Dear Hrit and Naisha,
Today morning as we sat watching the news you suddenly asked “What’s Rape?” and left me completely flustered. I struggled to find an answer even as a hundred thoughts flashed across my mind. You’re just 10, where had you heard that word? Are you even old enough to absorb this stuff? Who had you been talking to? Were there other things you’d heard of that I needed to clarify?
I floundered in the dark wondering how to explain it all to you. How to explain the heinousness of the crime without explicit details? How to reveal to you the horror of the word without scaring you? How to teach you to be careful without extinguishing your carefree spirit? How to help you grow up to face reality without taking away your innocence? I wondered.
I struggled along babbling about ‘good touch bad touch’, about never being alone in washrooms, about being wary of overfriendly strangers.. trying to warn you… yet never really getting to the point.. never really telling you what I was warning you about.
You’d both looked from me to the television a little lost at the connection between thousands of people being bombarded with water cannons and lecherous men in lonely bathrooms. A hundred more questions unfolded. “But why are so many people there?” “Why is the police pushing them?” “Who are they shouting at?”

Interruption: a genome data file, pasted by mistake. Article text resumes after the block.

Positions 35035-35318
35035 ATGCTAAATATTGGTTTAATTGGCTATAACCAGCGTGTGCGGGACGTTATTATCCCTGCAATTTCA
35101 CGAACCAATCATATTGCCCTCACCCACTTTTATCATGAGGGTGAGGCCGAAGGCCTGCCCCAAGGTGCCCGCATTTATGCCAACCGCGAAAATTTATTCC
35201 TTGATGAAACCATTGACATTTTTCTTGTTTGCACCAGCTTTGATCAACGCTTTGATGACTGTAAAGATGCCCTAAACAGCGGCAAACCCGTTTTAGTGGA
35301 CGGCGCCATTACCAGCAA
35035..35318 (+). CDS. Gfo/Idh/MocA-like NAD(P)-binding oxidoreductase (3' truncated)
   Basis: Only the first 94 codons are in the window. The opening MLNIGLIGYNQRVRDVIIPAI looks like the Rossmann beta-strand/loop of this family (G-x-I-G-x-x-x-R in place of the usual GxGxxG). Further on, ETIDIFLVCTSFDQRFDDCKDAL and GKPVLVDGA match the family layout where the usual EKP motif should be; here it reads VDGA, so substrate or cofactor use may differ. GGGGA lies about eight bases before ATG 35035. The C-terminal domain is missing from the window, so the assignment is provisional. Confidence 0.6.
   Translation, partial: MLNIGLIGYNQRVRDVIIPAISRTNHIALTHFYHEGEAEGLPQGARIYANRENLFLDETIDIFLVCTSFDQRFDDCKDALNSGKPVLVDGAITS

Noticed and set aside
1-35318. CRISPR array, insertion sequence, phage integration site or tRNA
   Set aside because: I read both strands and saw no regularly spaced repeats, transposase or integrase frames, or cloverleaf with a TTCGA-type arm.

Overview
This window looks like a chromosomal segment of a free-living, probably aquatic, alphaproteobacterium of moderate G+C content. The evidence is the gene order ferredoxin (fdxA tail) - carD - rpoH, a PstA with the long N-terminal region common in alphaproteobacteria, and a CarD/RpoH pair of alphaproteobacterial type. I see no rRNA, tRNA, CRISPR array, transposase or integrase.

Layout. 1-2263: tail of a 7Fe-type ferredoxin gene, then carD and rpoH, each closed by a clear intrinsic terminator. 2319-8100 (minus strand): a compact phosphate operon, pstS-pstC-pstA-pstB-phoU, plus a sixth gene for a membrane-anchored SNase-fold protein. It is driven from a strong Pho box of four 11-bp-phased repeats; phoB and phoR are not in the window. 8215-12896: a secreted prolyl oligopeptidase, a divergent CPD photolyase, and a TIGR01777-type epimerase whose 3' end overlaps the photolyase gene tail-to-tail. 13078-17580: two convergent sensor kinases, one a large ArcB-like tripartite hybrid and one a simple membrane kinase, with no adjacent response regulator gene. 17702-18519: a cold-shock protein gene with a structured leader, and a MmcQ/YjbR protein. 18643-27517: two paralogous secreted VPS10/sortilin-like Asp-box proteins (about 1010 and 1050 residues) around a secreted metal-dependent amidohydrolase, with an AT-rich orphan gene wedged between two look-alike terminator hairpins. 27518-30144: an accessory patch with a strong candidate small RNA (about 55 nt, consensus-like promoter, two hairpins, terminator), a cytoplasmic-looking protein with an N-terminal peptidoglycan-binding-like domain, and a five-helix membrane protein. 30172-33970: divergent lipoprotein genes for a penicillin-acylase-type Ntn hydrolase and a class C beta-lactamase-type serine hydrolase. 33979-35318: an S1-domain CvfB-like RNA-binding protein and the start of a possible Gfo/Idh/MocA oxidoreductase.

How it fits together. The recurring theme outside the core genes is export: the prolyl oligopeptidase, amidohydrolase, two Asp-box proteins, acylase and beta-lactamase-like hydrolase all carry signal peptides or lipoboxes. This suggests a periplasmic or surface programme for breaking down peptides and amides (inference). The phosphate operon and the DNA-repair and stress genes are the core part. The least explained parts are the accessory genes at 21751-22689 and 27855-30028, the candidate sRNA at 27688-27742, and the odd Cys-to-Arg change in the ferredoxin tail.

Oh you were so confused.
And so here I am trying to get some answers for you. Those people, dear children, are angry. Angry at something that happened to a girl and her friend. They were both raped, violated, hurt, harmed by a group of cruel men — the girl physically, her friend mentally. The scars will take a long long time to heal.
Those people are all standing out there in the cold and the rain demanding for those men to be punished. Will they get justice? Is this even the right way to demand justice? Are they doing the right thing? I don’t know. What I do know is that the need to demand why youngsters are not safe in a country built on tolerance, is right.
The anger is right. I feel it too. Anger, frustration, empathy, shame, hurt, worry, fear.. I feel all of that. I wish I were there. I wish you were a bit grown up and I wish you were there too. But we cannot be there. What we can do, however, is to learn to respect people’s right to be the way they want to be, to not force our morality, our sense of right or wrong on them; to look beyond short skirts and skimpy tops; to create and respect boundaries; above all to learn to say as well as to understand and respect that small word ‘No’, so that no one is raped ever again.. mentally or physically.